As Orthodox Easter rolled around this past Sunday, I was reminded of the first time I celebrated Easter with Dorian and his family. They are Romanian Orthodox and our Easters usually fall a few weeks apart.
While in Journalism School, I thought writing about that first Easter would be a trip, especially since Dorian described his family gatherings as just like those in My Big Fat Greek Wedding. Remembered the overwhelming hospitality (“Here, try this…and this…and you’ve got to have some of this…”) and the tremendous spread, it’s safe to say he wasn’t lying.
In rereading that article, which eventually found a home on BuzzFeed Community, I was a little embarrassed by how hard I tried to sell the whole meaning of the Easter feast to Dorian’s family and the slightly annoying history lesson that runs throughout. Not to mention the way I recounted my first impressions of Dorian; I might have cringed slighty while revisiting that paragraph.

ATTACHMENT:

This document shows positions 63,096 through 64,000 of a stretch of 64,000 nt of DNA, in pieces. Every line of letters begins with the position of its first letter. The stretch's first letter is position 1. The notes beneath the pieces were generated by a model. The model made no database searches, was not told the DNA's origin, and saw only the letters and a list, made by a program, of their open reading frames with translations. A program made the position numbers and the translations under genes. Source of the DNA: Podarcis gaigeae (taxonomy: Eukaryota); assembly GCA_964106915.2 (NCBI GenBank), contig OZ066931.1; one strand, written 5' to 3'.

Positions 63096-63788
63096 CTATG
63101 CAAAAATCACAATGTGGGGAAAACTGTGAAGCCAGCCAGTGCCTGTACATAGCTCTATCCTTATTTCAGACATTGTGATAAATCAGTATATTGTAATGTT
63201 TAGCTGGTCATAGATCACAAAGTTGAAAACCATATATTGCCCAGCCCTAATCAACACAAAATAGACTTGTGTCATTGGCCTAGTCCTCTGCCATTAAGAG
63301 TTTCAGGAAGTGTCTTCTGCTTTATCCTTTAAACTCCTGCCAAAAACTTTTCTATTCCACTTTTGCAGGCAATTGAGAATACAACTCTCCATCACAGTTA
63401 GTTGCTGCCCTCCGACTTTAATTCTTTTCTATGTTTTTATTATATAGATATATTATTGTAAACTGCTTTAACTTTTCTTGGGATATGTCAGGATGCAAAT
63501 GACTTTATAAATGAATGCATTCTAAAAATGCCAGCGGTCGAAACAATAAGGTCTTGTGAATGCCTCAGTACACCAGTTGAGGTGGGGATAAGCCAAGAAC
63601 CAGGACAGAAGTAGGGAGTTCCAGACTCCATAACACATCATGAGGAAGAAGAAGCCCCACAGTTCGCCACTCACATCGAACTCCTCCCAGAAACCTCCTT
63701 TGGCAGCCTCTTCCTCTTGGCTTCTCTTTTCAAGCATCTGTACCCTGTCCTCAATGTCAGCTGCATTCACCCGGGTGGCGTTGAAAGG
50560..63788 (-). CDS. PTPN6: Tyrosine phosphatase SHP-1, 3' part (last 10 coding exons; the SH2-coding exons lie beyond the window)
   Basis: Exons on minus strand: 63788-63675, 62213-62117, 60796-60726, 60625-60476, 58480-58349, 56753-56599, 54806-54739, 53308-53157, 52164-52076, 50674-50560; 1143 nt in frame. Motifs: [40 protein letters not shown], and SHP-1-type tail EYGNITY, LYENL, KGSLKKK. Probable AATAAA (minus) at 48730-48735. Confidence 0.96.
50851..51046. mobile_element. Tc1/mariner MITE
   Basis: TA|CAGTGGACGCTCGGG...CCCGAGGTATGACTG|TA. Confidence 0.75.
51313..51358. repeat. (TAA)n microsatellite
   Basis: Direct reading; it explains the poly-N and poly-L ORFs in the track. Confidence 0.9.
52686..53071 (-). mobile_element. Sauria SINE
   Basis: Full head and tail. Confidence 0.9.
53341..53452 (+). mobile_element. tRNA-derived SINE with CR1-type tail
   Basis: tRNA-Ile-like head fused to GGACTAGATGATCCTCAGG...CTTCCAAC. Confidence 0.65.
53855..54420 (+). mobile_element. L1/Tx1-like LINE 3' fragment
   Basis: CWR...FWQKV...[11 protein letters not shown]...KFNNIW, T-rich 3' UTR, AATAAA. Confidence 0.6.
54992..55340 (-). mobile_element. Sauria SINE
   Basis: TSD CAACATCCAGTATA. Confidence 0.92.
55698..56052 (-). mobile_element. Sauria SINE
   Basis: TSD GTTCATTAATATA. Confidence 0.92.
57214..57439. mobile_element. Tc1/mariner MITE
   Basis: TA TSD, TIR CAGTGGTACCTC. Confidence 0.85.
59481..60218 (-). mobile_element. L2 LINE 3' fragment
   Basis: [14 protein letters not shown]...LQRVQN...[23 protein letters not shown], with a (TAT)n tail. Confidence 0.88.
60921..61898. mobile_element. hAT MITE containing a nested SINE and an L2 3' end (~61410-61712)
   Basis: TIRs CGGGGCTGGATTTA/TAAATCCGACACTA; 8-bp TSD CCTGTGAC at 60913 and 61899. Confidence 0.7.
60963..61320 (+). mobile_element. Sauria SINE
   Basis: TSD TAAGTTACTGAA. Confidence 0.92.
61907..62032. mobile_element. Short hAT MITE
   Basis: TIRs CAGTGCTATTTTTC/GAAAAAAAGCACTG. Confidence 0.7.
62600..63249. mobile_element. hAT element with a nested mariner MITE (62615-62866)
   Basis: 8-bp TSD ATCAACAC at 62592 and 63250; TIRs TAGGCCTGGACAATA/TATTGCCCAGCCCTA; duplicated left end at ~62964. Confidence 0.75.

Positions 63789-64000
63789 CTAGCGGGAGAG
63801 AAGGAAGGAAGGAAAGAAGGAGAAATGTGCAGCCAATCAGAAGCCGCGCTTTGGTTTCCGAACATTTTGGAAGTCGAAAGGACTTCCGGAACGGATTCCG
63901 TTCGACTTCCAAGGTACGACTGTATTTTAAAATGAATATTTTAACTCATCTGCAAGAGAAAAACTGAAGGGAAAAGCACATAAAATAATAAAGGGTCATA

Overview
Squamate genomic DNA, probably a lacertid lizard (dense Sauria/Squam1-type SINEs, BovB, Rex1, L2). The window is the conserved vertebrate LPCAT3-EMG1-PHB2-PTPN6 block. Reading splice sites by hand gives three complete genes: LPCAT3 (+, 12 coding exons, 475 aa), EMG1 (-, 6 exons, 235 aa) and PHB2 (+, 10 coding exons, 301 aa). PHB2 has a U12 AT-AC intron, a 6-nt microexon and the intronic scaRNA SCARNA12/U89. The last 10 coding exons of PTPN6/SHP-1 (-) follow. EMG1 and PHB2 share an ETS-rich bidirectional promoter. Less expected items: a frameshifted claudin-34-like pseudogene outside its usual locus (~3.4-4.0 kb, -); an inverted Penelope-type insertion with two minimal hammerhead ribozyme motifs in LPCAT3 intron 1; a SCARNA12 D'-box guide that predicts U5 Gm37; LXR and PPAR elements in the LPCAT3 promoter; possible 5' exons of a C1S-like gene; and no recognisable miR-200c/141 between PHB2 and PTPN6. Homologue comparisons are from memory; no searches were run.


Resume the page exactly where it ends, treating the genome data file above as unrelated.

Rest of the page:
In the spirit of Throwback Thursdays and for those who won’t hold it against me, but will instead look at it as a piece of my “early work,” click here to read that article.
Stuffed grape leaves are a favorite of mine; great as an appetizer or a light meal on their own. This Silver Palate recipe was good, but I think better ones can be found. Until I come back with another version, let’s consider this a recipe in development.
Stuffed Grape Leaves
Approximately 50 grape leaves
50 medium-size preserved grape leaves
1 pound ground lamb
16 ounces canned plum tomatoes, crushed
1 cup rice
1 cup olive oil
2 bunches scallions, chopped
3 cups loosely packed fresh mint leaves, chopped
juice of 2 lemons
1. Drain the grape leaves, separate them and rinse each leaf under running water, being careful not to tear them. Reserve.
2. Combine lamb, crushed tomatoes and their liquid, rice, olive oil, scallions and mint.
3. Lay a grape leaf, vein side up, stem toward you, on your work surface. Place 1 tablespoon of filling at the base of the leaf and roll up, tucking in excess leaf at the sides to make a tiny bundle. Repeat with remaining filling and leaves, packing each bundle seem side down into a small saucepan.
4. Squeeze lemon juice over the leaf bundles, and add water to nearly cover. Weight with 1 or 2 small plates. Cover, bring to a boil, reduce heat, and simmer for 1 hour, or until rice in stuffing is completely cooked.
5. Serve hot, or cool and refrigerate the leaves in their cooking liquid. Offer plain yogurt seasoned to taste with lemon juice and course salt as a dip or sauce. (This last bit is optional of course; Dorian likes his with sour cream.)